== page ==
George Osborne

Speaking for the silent majority

Nixonland by Rick Perlstein

I asked Henry Kissinger recently whether he had been to see the hit play Frost/Nixon. He told me that he made it a rule never to see plays that included characters he knew in real life, which I guess must mean that he hasn’t seen much post-war political theatre. He also said that he doubted whether any actor could capture the psychological complexity of Richard Nixon, the man whom he flew into the unknown with to talk to Mao Tse-tung and the man whom he had prayed side-by-side with on the night before the final resignation.

Kissinger poses but does not answer the question in his memoirs: ‘What would have happened had the Establishment about which he [Nixon] was so ambivalent shown him some love?’ Rick Perlstein’s new book chronicles in piercing detail the story of what happened because the Establishment didn’t. He takes his title Nixonland from the phrase coined by the Democratic candidate in the 1956 Presidential election and patron saint of American liberalism, Adlai Stevenson, to describe the world represented by the then Republican Vice- President. ‘The land of sly innuendo, the poison pen, the anonymous phone call and hustling’, said Stevenson, ‘the land of smash and grab and anything to win. This is Nixonland. America is something different.’ Although Stevenson lost the election, by 1964 it looked as if his prophecy had come true.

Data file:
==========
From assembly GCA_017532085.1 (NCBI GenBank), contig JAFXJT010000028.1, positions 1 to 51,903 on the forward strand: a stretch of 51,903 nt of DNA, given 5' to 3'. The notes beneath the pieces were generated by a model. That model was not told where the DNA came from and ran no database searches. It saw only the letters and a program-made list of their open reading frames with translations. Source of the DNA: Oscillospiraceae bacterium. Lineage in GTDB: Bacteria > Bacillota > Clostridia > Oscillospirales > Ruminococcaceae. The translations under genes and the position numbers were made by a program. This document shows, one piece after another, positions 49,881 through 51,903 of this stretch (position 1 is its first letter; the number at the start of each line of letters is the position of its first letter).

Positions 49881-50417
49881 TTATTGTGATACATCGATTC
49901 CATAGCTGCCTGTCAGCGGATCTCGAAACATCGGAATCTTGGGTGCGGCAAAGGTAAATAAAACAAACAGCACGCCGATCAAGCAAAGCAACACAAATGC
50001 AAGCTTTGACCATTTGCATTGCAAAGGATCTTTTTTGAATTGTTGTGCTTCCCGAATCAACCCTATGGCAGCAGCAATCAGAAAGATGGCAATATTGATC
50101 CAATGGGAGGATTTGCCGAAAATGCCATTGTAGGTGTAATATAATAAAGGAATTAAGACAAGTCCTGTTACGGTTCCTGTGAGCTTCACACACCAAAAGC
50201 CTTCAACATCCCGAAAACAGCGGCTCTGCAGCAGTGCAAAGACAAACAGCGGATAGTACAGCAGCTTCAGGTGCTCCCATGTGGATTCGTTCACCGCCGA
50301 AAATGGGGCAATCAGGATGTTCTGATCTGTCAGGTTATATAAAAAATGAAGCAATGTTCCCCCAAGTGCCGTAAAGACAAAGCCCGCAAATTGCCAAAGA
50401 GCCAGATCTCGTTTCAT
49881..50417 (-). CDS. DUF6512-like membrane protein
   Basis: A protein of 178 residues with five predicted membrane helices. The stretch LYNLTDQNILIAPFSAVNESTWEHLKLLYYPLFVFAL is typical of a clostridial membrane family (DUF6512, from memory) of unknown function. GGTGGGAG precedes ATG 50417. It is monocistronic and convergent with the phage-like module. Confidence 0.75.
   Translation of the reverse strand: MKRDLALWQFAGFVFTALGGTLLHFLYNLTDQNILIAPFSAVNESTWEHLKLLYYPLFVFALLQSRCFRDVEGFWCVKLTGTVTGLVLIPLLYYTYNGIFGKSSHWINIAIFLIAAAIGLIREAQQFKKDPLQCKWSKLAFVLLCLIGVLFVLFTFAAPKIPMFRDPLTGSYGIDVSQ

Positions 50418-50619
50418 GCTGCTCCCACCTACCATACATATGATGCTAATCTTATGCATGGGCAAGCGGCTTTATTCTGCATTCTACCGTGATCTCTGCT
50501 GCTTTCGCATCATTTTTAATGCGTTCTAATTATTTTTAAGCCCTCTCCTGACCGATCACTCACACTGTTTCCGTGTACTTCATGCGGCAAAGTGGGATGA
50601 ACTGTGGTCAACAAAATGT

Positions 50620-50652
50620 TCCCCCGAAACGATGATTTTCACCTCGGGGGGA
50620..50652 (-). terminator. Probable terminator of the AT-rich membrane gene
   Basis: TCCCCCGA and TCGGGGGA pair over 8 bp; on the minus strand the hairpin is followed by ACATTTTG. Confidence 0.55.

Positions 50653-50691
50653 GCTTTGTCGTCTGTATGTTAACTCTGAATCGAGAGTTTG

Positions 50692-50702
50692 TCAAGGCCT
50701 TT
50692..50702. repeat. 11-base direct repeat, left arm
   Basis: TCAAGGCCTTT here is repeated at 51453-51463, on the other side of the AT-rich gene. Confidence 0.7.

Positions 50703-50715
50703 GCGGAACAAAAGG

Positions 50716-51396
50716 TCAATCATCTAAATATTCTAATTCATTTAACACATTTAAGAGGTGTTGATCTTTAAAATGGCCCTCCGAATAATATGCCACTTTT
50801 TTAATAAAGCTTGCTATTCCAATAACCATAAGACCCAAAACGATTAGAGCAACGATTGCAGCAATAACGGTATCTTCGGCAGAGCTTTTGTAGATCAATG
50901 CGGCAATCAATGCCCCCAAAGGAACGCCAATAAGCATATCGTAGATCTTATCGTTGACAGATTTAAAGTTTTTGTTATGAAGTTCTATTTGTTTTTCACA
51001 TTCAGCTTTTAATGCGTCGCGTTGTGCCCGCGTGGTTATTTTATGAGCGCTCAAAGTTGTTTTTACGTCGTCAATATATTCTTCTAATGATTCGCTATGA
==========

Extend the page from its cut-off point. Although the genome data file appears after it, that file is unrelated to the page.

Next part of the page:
Liberal America had triumphed. Lyndon Johnson had trounced the arch-conservative Barry Goldwater at the polls. Within a year, he had introduced federal funding for education and medical insurance for the elderly under the banner of the Great Society and passed the Voting Rights Act — the crowning achievement of the civil rights movement. Richard Nixon himself looked as finished as Nixonland. The man who, but for Joe Kennedy’s wallet, would have won the White House had gone on to suffer a humiliating defeat in the California Governor’s race, and had with seething resentment told the media that ‘you won’t have Nixon to kick around anymore because, gentlemen, this is my last press conference’.

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